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Hartmann, H. (1950). Comments on the Psychoanalytic Theory of the Ego. Psychoanal. St. Child, 5:74-96.

(1950). Psychoanalytic Study of the Child, 5:74-96

Original Articles

Comments on the Psychoanalytic Theory of the Ego

Heinz Hartmann, M.D.

As early as in the nineties, and even before his interest had definitely shifted from physiological to psychological theory, Freud speaks of an ego, partly in a sense that foreshadows considerably later developments of ego psychology. However, the closer elaboration of this part of his work had to be postponed during a period in which his main concern was with the development of other aspects of psychoanalysis. All the revolutionary work of those years approached personality via what today we would call the study of the id. Thus, in analysis, a broad fundament of facts and hypotheses was laid down—on the laws governing unconscious mental processes, on the characteristics and development of instinctual drives and on some aspects of psychic conflict—the absence of which had been a severe handicap to preanalytic psychology. The fact that Freud's investigation of the id preceded his approach to structural psychology is indeed one of the most momentous events in the history of psychology.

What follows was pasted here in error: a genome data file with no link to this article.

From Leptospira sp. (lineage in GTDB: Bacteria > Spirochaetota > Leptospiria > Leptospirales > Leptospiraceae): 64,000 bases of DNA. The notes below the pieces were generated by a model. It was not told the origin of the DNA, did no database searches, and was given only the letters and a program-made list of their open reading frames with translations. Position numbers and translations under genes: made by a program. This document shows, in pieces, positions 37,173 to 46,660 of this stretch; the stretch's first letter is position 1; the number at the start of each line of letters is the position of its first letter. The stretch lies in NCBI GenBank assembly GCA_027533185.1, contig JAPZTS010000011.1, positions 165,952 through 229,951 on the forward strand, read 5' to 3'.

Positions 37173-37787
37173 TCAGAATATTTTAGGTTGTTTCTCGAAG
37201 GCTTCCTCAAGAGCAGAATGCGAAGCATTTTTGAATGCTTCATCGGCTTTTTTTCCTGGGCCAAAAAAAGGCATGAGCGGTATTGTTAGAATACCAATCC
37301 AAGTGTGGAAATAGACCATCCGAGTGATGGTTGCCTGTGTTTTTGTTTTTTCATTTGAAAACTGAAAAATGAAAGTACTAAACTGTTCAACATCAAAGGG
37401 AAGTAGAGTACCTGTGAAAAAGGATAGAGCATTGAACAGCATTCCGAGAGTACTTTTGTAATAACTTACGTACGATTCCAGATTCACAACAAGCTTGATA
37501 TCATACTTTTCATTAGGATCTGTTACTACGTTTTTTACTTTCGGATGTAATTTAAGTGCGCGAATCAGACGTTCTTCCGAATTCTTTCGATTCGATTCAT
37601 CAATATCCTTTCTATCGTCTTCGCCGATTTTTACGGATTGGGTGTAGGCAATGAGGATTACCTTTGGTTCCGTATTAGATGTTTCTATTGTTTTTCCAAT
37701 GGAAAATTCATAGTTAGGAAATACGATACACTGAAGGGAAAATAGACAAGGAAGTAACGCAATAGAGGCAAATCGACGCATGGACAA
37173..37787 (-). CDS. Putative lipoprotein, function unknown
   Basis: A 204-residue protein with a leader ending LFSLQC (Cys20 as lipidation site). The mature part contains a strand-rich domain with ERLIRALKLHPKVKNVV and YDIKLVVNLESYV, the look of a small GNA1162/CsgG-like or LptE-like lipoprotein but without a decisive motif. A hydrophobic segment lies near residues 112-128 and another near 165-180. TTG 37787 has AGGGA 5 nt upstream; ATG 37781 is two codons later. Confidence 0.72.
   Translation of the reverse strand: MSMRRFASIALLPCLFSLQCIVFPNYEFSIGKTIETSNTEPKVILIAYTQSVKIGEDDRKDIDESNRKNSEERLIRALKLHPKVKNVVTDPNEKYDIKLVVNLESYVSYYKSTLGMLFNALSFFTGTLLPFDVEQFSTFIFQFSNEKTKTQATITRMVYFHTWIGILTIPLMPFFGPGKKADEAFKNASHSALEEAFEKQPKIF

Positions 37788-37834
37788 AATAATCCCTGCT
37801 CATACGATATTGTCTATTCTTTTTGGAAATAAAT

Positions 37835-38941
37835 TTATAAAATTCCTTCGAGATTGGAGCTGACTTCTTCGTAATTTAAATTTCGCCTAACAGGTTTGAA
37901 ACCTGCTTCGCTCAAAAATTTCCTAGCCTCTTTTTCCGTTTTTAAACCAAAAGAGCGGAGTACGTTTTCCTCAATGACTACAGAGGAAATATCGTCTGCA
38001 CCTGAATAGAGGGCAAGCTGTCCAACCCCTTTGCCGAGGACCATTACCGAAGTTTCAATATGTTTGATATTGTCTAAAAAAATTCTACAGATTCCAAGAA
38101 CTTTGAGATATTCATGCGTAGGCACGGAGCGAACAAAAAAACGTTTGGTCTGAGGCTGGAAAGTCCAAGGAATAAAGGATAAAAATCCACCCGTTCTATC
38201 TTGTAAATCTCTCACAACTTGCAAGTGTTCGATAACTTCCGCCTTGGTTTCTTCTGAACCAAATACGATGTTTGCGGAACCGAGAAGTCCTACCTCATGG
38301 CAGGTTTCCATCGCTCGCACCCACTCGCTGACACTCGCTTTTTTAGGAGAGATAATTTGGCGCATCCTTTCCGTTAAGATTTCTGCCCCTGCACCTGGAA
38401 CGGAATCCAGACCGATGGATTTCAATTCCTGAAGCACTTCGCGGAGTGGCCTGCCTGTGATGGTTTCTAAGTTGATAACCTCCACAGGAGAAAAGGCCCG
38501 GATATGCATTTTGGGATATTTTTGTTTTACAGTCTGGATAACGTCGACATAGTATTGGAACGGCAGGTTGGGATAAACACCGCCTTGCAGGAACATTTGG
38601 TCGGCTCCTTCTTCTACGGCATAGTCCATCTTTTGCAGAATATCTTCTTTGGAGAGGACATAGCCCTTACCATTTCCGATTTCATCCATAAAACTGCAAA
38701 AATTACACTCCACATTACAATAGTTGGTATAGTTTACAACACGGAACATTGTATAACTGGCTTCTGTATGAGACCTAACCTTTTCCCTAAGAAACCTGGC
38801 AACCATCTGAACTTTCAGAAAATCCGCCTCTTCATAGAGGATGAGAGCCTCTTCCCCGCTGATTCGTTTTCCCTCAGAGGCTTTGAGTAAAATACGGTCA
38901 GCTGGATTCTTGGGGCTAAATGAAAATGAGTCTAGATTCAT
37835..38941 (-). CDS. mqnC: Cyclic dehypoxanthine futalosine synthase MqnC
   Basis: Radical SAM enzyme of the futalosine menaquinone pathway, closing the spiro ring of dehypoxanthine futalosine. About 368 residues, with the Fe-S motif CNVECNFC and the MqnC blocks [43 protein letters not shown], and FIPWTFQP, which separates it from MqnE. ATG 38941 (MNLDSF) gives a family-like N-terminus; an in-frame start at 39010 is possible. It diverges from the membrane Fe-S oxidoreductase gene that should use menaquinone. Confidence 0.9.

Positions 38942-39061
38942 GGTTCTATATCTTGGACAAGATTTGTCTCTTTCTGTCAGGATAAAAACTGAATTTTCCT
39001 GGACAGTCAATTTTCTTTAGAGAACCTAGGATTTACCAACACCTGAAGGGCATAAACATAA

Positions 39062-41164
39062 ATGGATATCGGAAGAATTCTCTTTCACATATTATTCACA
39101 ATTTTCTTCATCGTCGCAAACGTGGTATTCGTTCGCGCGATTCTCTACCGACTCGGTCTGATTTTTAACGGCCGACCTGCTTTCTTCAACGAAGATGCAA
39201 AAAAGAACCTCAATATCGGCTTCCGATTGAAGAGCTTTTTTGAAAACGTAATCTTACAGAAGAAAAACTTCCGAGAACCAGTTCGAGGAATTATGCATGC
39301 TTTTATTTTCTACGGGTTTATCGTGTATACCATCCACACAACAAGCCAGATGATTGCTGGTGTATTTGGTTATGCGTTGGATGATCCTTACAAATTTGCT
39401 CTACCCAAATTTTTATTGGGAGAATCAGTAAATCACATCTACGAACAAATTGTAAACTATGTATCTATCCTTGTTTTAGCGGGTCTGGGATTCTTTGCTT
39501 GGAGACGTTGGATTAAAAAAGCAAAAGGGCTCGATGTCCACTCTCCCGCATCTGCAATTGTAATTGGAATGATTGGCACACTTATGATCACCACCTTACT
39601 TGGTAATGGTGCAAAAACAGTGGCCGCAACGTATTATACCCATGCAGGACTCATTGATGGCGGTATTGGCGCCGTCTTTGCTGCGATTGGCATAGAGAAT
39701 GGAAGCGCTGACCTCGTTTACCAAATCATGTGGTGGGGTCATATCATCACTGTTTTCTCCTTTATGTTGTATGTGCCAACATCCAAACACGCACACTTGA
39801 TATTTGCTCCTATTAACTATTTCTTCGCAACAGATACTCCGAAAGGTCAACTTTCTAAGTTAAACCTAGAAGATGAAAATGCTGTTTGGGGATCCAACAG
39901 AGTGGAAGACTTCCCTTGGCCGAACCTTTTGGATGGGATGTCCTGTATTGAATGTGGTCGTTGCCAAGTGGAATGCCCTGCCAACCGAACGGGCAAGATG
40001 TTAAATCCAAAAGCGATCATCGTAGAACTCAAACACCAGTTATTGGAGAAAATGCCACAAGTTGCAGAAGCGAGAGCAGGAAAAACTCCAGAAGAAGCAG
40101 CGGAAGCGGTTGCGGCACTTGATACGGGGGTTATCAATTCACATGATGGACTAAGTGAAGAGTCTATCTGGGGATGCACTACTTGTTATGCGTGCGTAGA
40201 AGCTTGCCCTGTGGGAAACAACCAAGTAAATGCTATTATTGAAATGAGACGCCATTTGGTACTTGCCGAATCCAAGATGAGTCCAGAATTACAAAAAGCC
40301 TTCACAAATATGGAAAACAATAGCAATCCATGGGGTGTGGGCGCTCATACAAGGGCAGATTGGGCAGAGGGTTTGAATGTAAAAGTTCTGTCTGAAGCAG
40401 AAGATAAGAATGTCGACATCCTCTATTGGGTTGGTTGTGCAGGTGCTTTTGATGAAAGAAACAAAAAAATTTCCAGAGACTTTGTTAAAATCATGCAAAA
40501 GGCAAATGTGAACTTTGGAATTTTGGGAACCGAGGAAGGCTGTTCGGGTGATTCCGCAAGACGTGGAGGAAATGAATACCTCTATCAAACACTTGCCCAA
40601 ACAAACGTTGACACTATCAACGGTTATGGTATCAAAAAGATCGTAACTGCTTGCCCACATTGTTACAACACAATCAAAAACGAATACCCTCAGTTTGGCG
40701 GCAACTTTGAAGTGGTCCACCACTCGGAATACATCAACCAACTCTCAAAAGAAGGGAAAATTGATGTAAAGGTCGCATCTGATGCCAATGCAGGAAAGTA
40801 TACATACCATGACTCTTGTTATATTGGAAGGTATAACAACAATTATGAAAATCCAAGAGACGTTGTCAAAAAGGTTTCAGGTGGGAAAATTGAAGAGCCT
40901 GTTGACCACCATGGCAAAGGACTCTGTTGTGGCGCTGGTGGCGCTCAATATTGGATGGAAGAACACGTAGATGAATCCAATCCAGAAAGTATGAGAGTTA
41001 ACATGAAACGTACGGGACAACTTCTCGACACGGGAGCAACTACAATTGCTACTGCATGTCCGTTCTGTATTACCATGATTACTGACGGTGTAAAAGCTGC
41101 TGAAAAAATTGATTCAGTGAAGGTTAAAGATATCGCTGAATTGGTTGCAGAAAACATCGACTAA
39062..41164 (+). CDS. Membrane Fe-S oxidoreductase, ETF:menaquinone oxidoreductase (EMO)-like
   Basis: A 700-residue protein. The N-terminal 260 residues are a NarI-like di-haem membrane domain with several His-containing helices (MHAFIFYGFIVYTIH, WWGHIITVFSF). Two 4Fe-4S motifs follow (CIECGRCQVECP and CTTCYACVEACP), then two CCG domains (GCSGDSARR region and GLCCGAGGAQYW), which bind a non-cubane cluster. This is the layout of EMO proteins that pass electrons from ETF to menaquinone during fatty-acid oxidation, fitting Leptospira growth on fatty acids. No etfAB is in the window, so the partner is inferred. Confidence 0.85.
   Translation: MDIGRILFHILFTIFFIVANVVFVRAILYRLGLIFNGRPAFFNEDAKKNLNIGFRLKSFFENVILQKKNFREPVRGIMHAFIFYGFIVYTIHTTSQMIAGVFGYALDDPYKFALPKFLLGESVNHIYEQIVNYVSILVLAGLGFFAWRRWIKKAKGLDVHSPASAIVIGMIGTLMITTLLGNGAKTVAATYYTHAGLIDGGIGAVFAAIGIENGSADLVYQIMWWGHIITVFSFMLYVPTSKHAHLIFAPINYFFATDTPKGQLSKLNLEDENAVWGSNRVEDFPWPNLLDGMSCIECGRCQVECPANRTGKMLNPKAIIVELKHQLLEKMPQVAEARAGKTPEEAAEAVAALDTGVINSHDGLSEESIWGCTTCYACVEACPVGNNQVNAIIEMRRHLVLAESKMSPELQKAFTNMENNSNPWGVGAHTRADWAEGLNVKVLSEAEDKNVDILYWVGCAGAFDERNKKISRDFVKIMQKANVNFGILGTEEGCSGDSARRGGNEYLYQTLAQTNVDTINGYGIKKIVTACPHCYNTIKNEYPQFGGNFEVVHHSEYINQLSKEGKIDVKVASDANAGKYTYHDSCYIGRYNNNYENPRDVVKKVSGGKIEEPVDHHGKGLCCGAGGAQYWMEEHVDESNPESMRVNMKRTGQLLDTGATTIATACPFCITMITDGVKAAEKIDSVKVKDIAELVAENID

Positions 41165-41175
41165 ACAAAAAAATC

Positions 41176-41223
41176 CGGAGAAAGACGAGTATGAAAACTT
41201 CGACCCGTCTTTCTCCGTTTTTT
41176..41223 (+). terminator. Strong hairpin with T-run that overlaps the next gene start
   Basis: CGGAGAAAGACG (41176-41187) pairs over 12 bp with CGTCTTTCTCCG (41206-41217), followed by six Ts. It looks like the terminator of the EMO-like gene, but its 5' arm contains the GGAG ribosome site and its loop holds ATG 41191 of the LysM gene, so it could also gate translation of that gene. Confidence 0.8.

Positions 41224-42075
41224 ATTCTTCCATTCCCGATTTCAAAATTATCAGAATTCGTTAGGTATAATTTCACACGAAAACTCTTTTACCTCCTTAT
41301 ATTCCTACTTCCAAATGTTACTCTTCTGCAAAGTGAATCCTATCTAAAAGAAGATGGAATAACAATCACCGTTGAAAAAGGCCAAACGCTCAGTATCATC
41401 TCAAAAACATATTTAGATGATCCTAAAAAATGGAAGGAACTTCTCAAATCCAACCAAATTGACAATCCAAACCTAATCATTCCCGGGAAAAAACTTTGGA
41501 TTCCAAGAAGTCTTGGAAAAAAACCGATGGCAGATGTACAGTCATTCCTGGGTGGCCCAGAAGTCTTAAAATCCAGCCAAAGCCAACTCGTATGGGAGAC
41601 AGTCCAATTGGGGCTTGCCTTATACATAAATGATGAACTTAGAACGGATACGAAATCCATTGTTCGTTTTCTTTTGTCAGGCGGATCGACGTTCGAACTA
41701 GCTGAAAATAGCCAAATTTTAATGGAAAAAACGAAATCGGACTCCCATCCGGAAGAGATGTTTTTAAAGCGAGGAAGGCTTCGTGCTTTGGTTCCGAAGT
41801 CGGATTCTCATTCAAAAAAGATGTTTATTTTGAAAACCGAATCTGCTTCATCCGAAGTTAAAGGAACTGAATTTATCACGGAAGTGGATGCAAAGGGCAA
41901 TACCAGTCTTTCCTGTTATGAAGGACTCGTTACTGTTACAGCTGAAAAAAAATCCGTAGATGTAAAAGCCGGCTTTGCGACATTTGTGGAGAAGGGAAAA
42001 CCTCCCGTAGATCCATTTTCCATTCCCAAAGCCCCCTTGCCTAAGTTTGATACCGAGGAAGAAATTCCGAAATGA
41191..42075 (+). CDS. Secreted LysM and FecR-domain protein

When, after the time of comparative latency of his interest in the ego, Freud in the early twenties explicitly came to constitute ego psychology as a chapter of analysis, this step was made possible, and as a matter of fact imperative, by the convergence of clinical and technical as well as theoretical insight he had gained in the meantime. Today this phase in the development of ego psychology is accepted by most analysts as an integral part of their theoretical and practical thinking. It had a far-reaching modifying influence also on many earlier hypotheses in other fields of analysis; e.g., technique, the theory of anxiety, or the theory of instinctual drives. Despite all this, one gets the impression that Freud himself considered his formulations of that period rather as a bold first inroad into a new territory than as a systematic presentation of ego psychology or as the last word on the structural aspects of personality. In his later papers, up to his last ones, we find modifications and reformulations the importance of which has as yet not always been realized. Some of these I shall discuss later.

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